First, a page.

Alanah Eriksen

Alanah Eriksen is the New Zealand Herald's property reporter, and assistant chief reporter.

Abolish teacher-name secrecy, MPs demand

The Teachers Council put a warning on its website last year saying it was illegal to publish details of complaints. Photo / Getty Images
The Teachers Council put a warning on its website last year saying it was illegal to publish details of complaints. Photo / Getty Images

Teachers appearing before a disciplinary tribunal should be named, a parliamentary select committee has ruled.

The Teachers Council's practice of automatically suppressing the names of school staff complained about is not in accordance with the Education Act, the MPs panel said.

Communities are not being told about teachers found guilty of physically or sexually abusing students - some of whom have been allowed to return to the classroom.

The Teachers Council put a warning on its website last year saying it was illegal to publish details of complaints. The little-known rules have been in place since 2004.

The Herald on Sunday and Wellington barrister Graeme Edgeler complained to Parliament's regulations review committee that the rules were suddenly being enforced.

In a decision issued this week, chairwoman Maryan Street and member Lianne Dalziel did not consider the council's rules were in accordance with the Education Act.

They said the act "clearly intends the Disciplinary Tribunal's proceeding to generally be open, and information relating to proceedings to generally be publicly available".

The committee said the council - which has made 29 decisions this year - had the ability to change its own rules and recommended it did so to ensure proceedings were open.

It also recommended the Government consider amending the Education Act to specify explicitly that the proceedings be open to the public.

Herald On Sunday editor Bryce Johns said the decision was long overdue. "The council has effectively been protecting misbehaving teachers the way it has interpreted its rules. Parents should feel very relieved they will now be forced to let the public in.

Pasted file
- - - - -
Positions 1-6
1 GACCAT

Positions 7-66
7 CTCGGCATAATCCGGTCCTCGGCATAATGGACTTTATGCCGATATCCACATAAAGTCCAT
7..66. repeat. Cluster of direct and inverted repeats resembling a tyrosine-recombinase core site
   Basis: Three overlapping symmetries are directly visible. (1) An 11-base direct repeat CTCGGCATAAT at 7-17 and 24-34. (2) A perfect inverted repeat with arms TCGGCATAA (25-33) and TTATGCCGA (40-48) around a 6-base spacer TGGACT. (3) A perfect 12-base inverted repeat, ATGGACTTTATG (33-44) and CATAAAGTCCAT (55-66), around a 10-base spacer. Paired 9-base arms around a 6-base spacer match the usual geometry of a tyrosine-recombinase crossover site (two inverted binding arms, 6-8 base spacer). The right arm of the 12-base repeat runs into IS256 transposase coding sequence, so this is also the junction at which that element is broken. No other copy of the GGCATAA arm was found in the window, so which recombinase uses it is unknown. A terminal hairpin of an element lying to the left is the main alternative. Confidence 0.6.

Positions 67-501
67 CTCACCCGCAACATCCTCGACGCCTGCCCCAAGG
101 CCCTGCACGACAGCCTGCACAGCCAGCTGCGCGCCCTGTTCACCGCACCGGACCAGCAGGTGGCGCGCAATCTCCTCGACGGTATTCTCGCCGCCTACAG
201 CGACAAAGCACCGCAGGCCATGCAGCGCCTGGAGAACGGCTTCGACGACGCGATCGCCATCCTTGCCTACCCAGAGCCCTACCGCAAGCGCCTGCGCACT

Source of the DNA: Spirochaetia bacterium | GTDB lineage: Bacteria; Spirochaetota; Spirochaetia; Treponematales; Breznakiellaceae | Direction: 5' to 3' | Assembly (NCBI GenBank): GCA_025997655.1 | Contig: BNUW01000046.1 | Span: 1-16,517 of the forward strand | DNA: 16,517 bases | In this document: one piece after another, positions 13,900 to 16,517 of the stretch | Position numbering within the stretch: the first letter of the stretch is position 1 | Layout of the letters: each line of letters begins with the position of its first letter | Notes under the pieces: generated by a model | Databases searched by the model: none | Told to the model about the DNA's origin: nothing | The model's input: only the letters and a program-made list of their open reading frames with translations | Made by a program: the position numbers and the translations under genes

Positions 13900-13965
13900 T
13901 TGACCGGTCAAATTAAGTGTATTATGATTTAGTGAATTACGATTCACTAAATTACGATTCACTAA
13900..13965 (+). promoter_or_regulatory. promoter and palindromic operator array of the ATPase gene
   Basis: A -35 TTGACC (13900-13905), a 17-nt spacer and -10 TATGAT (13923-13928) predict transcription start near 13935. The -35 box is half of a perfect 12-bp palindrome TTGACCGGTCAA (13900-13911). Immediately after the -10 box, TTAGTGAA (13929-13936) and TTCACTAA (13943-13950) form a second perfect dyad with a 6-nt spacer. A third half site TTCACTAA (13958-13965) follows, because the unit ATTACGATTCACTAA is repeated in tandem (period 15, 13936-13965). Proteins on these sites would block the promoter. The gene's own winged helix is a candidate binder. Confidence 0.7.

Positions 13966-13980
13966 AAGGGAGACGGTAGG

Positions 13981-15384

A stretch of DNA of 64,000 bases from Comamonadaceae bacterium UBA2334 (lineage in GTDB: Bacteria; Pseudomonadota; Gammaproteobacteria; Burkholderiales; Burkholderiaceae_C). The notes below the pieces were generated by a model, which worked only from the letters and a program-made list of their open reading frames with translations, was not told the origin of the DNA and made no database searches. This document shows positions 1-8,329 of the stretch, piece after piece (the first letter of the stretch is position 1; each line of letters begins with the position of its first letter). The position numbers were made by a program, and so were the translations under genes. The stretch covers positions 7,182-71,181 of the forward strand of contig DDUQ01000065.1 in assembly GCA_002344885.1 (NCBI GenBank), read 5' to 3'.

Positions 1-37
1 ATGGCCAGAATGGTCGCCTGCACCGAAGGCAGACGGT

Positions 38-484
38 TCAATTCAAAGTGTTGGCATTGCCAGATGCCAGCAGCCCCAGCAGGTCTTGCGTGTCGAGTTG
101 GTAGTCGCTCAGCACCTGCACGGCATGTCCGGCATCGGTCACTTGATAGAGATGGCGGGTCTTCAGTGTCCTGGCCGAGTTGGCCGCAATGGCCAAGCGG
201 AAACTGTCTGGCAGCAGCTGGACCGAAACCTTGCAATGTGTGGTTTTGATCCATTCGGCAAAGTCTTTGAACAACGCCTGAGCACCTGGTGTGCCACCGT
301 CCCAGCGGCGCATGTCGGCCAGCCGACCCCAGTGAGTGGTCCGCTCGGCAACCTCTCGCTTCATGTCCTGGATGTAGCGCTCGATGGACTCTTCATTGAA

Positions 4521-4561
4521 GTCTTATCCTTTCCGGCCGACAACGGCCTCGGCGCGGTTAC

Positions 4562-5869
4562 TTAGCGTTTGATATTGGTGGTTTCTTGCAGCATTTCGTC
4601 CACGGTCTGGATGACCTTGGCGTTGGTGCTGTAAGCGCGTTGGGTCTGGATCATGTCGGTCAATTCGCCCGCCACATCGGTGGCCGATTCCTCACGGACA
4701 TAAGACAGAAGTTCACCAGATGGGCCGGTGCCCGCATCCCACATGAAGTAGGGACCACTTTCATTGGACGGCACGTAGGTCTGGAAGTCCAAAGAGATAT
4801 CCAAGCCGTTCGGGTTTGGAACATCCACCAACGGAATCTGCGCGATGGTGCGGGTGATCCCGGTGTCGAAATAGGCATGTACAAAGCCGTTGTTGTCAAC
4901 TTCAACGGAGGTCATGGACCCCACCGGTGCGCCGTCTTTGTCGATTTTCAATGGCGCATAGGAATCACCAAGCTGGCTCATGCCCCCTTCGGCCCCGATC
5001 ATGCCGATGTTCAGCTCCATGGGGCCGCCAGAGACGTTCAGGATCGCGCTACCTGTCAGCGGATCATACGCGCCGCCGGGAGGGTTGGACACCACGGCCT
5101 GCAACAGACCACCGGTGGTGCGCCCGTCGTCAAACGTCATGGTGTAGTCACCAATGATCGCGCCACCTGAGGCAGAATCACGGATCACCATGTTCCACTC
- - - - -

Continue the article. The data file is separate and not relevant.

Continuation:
"They need to move very quickly on it ... If they don't do it, the Government's going to make them.

"We'd like to see actions speak louder than words. They need to deliver ... and then finally parents will be able to believe that they will know who the bad teachers are out there. Currently they don't."

The Teachers Council will discuss its next steps at a meeting in two weeks, director Peter Lind said.

"The council will seriously consider the recommendations to review and revise its rules ... The only reason it hasn't been changed is we've also been aware that in doing anything like this, we want to make sure we are still able to bring teachers to account when we need."

Dr Lind said the council would not want its efforts defeated by parents who refused on privacy grounds to allow children to provide witness statements. "If we change the rules for openness' sake and in the end we find we can't pursue cases that we need to, then that's a problem."

Dr Lind acknowledged the council had probably been breaking its own rules when it came to suppression.

Mr Edgeler said that in some cases, it was important for the community to know who the misbehaving teachers were.

"If there are particular instances where the names of victims or particular complaints need to be suppressed, that's just something that happens. But the fact that all of them were banned, even ones where there aren't any victims really at all - drunken teacher escapades on Facebook or something like that - there wasn't a reason to have them banned. And I'm quite a fan of open justice and free speech and I thought, 'This just seems wrong'."

- NZ Herald

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